Wednesday, August 26, 2015

For all the "Stay-At-Home" Mompreneurs (or Dadpreneurs)

As I get ready to send my little guy off to preschool in the morning, I am beginning to reflect on what these last three years have been like as a stay-at-home mom who used to have a part-time job, then started a business, then started helping out with our new franchise, and then signed on as a consultant for a direct sales business.  It really has been difficult to juggle everything and not drop a few balls here and there.  Who am I kidding, I've dropped more than a few.  But we've made it out alive and I have to say that getting six hours of "free" time a week is going to feel like an amazing stay-cation...I may actually get some work done on one of my three businesses too!  I figured that through all of this, I can definitely provide some helpful advice to other parents out there just beginning the journey of stay-at-home entrepreneurship.

First of all, I want to mention that starting a business, whether it's signing on to an already existing direct sales company or becoming a franchisee, or mostly starting something from scratch that requires a great deal of consumer education for acquisition, it's going to take more time than you expect to see the dollar signs come in, no matter how great the business model is. The most important thing is to start as small as you can financially, especially if there are no other funds to fall back on. Babies and kids are always going to need more things than you think they do, and things like cloth diapers can easily become an obsession and get out of control.  But I digress..invest as little as possible to get the ball rolling out of the gate to test the market, your sales abilities, as well as find out if this is going to be something that you really want to do.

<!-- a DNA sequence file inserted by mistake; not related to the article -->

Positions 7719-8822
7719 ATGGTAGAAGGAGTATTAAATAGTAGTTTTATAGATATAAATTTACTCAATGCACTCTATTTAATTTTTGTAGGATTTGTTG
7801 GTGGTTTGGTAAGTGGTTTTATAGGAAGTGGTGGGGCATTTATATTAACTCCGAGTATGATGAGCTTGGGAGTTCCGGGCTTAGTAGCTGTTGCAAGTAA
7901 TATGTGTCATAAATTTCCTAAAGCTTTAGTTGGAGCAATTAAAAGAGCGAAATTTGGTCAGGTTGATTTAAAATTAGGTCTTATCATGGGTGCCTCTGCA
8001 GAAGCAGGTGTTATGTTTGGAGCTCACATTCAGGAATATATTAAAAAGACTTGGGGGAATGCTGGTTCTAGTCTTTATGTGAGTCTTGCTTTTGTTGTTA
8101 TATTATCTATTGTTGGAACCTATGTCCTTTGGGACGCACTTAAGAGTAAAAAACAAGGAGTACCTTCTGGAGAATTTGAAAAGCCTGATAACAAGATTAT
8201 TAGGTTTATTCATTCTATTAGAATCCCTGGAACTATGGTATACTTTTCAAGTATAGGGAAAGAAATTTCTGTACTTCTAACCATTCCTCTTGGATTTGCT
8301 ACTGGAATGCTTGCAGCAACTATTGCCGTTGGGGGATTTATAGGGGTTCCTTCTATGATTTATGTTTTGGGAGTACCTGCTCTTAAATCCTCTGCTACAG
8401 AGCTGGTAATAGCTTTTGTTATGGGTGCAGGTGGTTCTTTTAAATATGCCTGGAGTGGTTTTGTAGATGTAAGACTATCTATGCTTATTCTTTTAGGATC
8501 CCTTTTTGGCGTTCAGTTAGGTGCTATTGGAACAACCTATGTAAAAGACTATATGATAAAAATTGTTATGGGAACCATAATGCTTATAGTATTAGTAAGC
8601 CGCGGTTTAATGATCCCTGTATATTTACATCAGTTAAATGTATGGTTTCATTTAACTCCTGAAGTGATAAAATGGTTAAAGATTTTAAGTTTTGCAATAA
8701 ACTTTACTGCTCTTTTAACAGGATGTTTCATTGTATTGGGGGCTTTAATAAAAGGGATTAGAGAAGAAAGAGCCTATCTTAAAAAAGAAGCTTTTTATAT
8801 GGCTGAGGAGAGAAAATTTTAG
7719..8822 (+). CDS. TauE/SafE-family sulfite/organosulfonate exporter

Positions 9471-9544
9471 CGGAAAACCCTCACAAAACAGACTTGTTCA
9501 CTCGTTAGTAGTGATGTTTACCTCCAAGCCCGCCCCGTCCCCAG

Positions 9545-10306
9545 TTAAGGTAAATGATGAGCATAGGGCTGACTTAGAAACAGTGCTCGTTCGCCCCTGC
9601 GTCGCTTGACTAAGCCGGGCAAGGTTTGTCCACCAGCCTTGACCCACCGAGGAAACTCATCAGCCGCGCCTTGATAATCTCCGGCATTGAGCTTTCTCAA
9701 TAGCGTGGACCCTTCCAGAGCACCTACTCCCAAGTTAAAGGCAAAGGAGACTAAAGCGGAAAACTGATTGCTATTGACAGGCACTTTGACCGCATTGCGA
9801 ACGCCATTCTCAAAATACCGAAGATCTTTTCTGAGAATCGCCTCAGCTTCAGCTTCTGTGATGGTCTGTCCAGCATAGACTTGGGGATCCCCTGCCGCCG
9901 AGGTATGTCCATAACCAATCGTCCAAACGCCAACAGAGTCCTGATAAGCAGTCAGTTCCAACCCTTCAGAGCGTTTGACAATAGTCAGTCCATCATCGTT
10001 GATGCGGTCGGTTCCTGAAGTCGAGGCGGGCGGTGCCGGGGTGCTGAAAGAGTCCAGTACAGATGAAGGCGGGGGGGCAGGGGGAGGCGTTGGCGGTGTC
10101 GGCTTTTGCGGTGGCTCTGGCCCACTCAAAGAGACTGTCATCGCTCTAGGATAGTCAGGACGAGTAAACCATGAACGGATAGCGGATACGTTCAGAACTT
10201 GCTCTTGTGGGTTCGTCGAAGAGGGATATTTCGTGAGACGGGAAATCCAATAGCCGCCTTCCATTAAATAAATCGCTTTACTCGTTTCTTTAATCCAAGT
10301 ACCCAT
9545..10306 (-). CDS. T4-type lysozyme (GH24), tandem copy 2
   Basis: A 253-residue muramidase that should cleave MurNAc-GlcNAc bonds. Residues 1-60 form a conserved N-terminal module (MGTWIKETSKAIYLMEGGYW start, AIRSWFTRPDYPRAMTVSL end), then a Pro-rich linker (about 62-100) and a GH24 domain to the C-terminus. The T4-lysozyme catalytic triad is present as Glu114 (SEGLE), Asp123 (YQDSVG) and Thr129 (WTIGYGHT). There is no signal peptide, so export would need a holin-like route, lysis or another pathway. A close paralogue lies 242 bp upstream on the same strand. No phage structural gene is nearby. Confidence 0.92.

On that note, whatever business you are getting in to to either create an income for your family or supplement another income, you have to really love it.  You cannot just be in it to chase dollar signs.  This is going to be a business that you are going to take time away from your child to do. You will lose massive amounts sleep in order to get things done.  Nap times and bed time will sometimes be all you can look forward to in order to get to that project that's sitting on your desk (that also happens to be covered with stickers and temporary tattoos).  If getting to projects or responding to emails for your business starts to become something you dread, it's not the business for you.  Of course that sounds like a no-brainer. But there is a big difference between going to a job you greatly dislike day in and day out just to get a paycheck and finding as many mini moments as possible throughout the day in between cooking, cleaning, laundry and hopefully playtime to get five minutes of work done.  If you're not happy with what you're working on, you will put it off and it will not get done.  It's a lot easier to get distracted at home by an adorable little munchkin than it is in a cubicle when you're already there.